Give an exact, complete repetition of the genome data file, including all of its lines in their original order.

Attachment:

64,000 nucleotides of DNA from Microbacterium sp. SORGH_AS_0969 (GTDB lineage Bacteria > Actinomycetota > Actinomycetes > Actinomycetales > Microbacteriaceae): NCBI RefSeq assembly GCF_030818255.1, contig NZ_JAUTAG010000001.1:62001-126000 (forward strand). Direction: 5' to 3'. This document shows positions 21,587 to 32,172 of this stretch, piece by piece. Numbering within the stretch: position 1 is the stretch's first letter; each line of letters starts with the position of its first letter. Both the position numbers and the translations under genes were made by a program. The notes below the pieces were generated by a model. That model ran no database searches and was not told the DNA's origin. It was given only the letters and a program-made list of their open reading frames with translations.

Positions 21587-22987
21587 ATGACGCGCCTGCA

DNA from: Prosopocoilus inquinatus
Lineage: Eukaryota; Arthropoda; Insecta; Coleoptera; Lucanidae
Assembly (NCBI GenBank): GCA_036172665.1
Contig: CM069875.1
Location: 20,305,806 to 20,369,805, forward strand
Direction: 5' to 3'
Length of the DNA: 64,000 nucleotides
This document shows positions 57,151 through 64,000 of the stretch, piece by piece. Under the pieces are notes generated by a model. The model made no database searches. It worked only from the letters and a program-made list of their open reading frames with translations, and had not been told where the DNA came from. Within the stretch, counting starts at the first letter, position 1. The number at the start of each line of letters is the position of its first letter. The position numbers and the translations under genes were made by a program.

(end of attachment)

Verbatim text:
64,000 nucleotides of DNA from Microbacterium sp. SORGH_AS_0969 (GTDB lineage Bacteria > Actinomycetota > Actinomycetes > Actinomycetales > Microbacteriaceae): NCBI RefSeq assembly GCF_030818255.1, contig NZ_JAUTAG010000001.1:62001-126000 (forward strand). Direction: 5' to 3'. This document shows positions 21,587 to 32,172 of this stretch, piece by piece. Numbering within the stretch: position 1 is the stretch's first letter; each line of letters starts with the position of its first letter. Both the position numbers and the translations under genes were made by a program. The notes below the pieces were generated by a model. That model ran no database searches and was not told the DNA's origin. It was given only the letters and a program-made list of their open reading frames with translations.

Positions 21587-22987
21587 ATGACGCGCCTGCA

DNA from: Prosopocoilus inquinatus
Lineage: Eukaryota; Arthropoda; Insecta; Coleoptera; Lucanidae
Assembly (NCBI GenBank): GCA_036172665.1
Contig: CM069875.1
Location: 20,305,806 to 20,369,805, forward strand
Direction: 5' to 3'
Length of the DNA: 64,000 nucleotides
This document shows positions 57,151 through 64,000 of the stretch, piece by piece. Under the pieces are notes generated by a model. The model made no database searches. It worked only from the letters and a program-made list of their open reading frames with translations, and had not been told where the DNA came from. Within the stretch, counting starts at the first letter, position 1. The number at the start of each line of letters is the position of its first letter. The position numbers and the translations under genes were made by a program.